#StackBounty: #elliptic-curves #threshold-cryptography Is this distributed random oracle scheme safe?

Bounty: 50

This question comes from an issue raised in another question: Non interactive threshold signature without bilinear pairing (is it possible)?

Is the proposed random oracle model safe when trying to output a distinct and random $m times G = M$ value?

Doing the interpolation for $t$ compromised shares $m^{‘}i$ results in: $l_0 times M_0 + sum^t{i=1} l_i cdot m^{‘}i times G = m times G$ that reduces to $(m – sum^{t}{i=1} l_i cdot m^{‘}_i) cdot l^{-1}_0 times G = M_0$, where $M_0$ is always different for each signature. So, I suppose we can’t reuse previous values to perform the attack.

How do you solve to a wanted $m$ value without resolving the DLP? Searching for $m^{‘}_i$ and $m$ for some unknown $m_0$ is brute forcing the DLP, even in the k-sums context!

What I have seen in the k-sums/generalized birthday problem is a way to solve for $x_1 oplus … oplus x_n = 0$. Mapping this approach to our problem, we should try to solve for $x_1 oplus … oplus x_n = m_0$ equivalent to $x_1 oplus … oplus x_n oplus m_0 = 0$. The issue is, $m_0$ has a specific value but it is unknown to the solver due to DLP. How can we solve for something we don’t know? If such solution were possible, won’t this be solving the DLP?

I need a math clarification to explain exactly how this attack is performed?

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#StackBounty: #elliptic-curves #signature #dpa #fault-attack Protecting Ed448 against DPA and fault attacks

Bounty: 50

There are some papers (1, 2) describing fault attacks in EdDSA. One suggested countermeasure is to add randomness to the input of the first hash call, which outputs a scalar.

This paper describes a DPA attack against EdDSA, and suggests a similar countermeasure. However, the randomness must be placed in a specific place:

This can be achieved by padding
the key with fresh random bits such that the first 1024-bit block is composed
only by key and random value, without any bits known to the attacker.

Following their notation, that would mean changing $H(b,M)$ to $H(b,Z,M)$ where $Z$ is the random padding such that the length of $b || Z$ is equal to the block size of the hash.

However, consider Ed448, as defined in RFC 8032 (the issue I’ll talk about would also apply to Ed25519ctx and Ed25519ph, but I’ll use Ed448 as an example). In the Sign operation, the hash call is SHAKE256(dom4(prehash, context) || b || PH(M), 114). Prehash is a flag indicating Ed448 or Ed448ph. Context is an optional context string. The dom4 function is:

dom4(x, y): The octet string "SigEd448" || octet(x) || octet(OLEN(y)) || y, where x is in range 0-255 and y is an octet string of at most 255 octets. “SigEd448” is in ASCII (8 octets).

Now, my question is: what is the proper way to add the DPA countermeasure to Ed448? (And Ed448ph, Ed25519ph, Ed25519ctx)?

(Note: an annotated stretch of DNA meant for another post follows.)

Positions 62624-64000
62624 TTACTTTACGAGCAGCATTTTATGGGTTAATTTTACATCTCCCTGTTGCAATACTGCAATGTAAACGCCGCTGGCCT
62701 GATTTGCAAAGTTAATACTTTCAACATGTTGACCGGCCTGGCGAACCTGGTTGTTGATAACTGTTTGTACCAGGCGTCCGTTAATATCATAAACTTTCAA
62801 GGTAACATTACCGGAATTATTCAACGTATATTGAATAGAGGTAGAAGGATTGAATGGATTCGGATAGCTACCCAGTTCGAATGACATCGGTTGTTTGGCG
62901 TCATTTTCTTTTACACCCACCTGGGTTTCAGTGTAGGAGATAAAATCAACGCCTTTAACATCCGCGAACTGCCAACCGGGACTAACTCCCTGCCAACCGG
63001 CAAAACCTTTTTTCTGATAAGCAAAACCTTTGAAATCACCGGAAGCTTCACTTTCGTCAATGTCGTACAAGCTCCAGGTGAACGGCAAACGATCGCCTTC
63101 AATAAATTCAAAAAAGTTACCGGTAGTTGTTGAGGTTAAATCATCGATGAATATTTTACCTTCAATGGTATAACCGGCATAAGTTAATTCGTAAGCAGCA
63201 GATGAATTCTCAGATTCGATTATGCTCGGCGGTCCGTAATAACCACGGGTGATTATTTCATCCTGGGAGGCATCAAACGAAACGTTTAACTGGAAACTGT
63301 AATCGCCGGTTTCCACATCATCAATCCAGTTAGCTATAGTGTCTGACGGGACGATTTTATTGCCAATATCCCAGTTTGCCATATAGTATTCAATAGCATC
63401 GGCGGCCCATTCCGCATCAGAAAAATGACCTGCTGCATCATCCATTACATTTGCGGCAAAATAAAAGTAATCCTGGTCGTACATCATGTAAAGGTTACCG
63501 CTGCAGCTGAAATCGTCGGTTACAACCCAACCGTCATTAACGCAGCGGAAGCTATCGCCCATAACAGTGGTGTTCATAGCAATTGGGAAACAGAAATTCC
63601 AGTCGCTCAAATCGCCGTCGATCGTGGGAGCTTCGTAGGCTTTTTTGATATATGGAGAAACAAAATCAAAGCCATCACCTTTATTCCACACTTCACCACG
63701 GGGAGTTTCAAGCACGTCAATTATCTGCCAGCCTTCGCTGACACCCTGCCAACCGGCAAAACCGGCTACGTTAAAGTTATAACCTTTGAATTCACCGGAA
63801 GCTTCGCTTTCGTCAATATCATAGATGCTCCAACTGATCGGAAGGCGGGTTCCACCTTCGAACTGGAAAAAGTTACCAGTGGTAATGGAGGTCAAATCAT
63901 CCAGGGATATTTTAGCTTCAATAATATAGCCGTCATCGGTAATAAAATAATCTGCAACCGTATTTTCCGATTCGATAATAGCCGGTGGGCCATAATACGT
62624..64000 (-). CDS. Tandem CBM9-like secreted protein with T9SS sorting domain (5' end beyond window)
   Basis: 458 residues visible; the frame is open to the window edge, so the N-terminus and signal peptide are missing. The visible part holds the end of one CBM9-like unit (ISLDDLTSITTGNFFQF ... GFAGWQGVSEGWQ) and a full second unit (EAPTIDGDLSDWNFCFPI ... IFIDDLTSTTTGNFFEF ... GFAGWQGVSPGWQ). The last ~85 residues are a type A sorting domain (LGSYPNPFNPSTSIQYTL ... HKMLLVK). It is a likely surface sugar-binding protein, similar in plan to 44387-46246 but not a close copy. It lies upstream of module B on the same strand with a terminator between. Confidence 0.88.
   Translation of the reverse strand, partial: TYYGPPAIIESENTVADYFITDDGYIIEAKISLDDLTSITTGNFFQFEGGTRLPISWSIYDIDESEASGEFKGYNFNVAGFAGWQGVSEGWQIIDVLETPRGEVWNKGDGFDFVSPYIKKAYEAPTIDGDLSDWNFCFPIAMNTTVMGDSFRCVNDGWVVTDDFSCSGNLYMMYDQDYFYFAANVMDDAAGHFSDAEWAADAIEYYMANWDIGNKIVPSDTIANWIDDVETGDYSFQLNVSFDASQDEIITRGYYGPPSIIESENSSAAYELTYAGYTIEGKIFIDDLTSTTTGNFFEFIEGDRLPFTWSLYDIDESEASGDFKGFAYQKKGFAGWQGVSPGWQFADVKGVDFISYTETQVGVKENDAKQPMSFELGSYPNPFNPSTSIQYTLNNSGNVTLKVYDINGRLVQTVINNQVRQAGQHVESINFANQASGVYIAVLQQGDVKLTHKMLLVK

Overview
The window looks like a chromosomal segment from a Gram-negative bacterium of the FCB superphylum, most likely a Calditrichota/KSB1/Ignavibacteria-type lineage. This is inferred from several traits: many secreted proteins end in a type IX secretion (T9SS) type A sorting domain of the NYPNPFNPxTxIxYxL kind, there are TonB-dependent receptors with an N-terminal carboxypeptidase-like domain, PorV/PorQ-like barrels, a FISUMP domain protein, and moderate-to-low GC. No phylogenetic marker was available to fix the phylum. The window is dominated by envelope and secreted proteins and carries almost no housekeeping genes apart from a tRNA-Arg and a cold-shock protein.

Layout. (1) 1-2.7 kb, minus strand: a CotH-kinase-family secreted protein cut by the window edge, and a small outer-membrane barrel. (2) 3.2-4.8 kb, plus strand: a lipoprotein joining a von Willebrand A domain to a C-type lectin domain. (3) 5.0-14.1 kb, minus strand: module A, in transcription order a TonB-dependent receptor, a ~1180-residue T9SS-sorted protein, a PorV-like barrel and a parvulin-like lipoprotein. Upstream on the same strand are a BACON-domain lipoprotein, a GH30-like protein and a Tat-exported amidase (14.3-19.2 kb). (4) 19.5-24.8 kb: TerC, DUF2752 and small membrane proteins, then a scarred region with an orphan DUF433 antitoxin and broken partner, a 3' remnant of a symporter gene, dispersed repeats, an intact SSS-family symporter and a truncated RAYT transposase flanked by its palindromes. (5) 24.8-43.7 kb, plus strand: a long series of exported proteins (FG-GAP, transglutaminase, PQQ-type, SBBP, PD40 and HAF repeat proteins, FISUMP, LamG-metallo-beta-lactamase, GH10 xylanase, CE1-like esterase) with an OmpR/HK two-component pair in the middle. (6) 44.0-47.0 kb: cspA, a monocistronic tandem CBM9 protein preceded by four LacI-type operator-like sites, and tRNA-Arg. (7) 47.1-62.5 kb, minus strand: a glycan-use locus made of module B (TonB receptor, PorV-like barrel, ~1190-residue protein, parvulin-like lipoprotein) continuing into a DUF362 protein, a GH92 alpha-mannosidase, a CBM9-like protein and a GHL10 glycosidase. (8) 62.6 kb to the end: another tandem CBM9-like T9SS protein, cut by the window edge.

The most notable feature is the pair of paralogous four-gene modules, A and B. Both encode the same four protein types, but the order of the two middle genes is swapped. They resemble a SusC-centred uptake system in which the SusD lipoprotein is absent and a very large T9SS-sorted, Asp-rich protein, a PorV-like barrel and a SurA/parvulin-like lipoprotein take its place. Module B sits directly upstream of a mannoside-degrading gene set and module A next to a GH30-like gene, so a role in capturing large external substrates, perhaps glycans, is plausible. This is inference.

My first guess would be to use SHAKE256(dom4(prehash, context) || b || Z || PH(M), 114), with Z being enough bytes to fill the SHAKE245 block size. However, if the context is used, then Z could get too small. Also, the paper states that the first block must be “composed only by key and random value, without any bits known to the attacker”. Would the fixed bytes of the dom4 function (“SigEd448” and so on) interfere with this? How to work around this?

Or maybe SHAKE256 is already DPA-resistant?

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#StackBounty: #public-key #elliptic-curves #cryptanalysis #signature #dsa Is it safe to reuse a ECDSA nonce for two signatures if the p…

Bounty: 500

We denote the s value of an ECDSA signature $(r, s)$ on a message $m$ as:

Assume two ECDSA signatures sharing the same nonce $(r, s_1) , (r, s_2)$ on two messages $m_1, m_2$, that verify under two pubkeys $x_1G, x_2G$.

If the two public keys are equal then the secret keys should be equal $x_1 = x_2$ and we can easily recover the $k$ using the standard attack on nonce reuse. Once we know $k$ we can recover the secret key.

$frac{H(m_1)-H(m_2)}{(s_1 – s_2)} =frac{k(H(m_1)-H(m_2))}{H(m_1)-H(m_2)+x_1r – x_2r}$

$x_1 = x_2 rightarrow x_1r – x_2r = 0$

$frac{H(m_1)-H(m_2)}{(s_1 – s_2)} =frac{k(H(m_1)-H(m_2))}{H(m_1)-H(m_2)} = k$

My question is can this attack be made to work if the secret keys are not equal i.e. $x_1 ne x_2$:

$frac{H(m_1)-H(m_2)}{(s_1 – s_2)} =frac{k(H(m_1)-H(m_2))}{H(m_1)-H(m_2)+x_1r – x_2r} = frac{k(H(m_1)-H(m_2))}{H(m_1)-H(m_2)+ (x_1 – x_2)r}$

If you know either $x_1 – x2$ or $frac{x_1}{x_2}$ you should be able to compute $k$ as long as $s_1 ne s_2$.

You can calculate $x_1 – x_2 = frac{H(m_2) – H(m_1)}{r}$ in case where $s_1 – s_2 = 0$. However this case seems to reduce to the hardness of ECDSA since anyone can compute the pubkey for a new message $m_2$ that verifies under first signature $(s, r)$ using public key recovery.

If $s_1 ne s_2$ you can compute $frac{x_1 – x_2}{k}$ which allows you to convert $s_1$ into $s_2$ and vice versa.

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#StackBounty: #elliptic-curves #key-derivation What is this EC key derivation method called?

Bounty: 50

I’m looking to identify the EC key derivation method used in Hyperledger Fabric. I can’t find anything in the docs or the protocol specs, but the functions’ code is here for the private key and the public key.

The derivation function seems to be very simple, DerivedPrivate = MasterPrivate + (k+1) and DerivedPublic = MasterPublic + (k+1) * G all mod N with k being a random derivation data. And yet, I don’t seem to be able to find the name or the source of this method.

I’d like to know about the patent and copyright status of this derivation method, and to do that I need something to google for. I’m also looking for a more formal description of this method.

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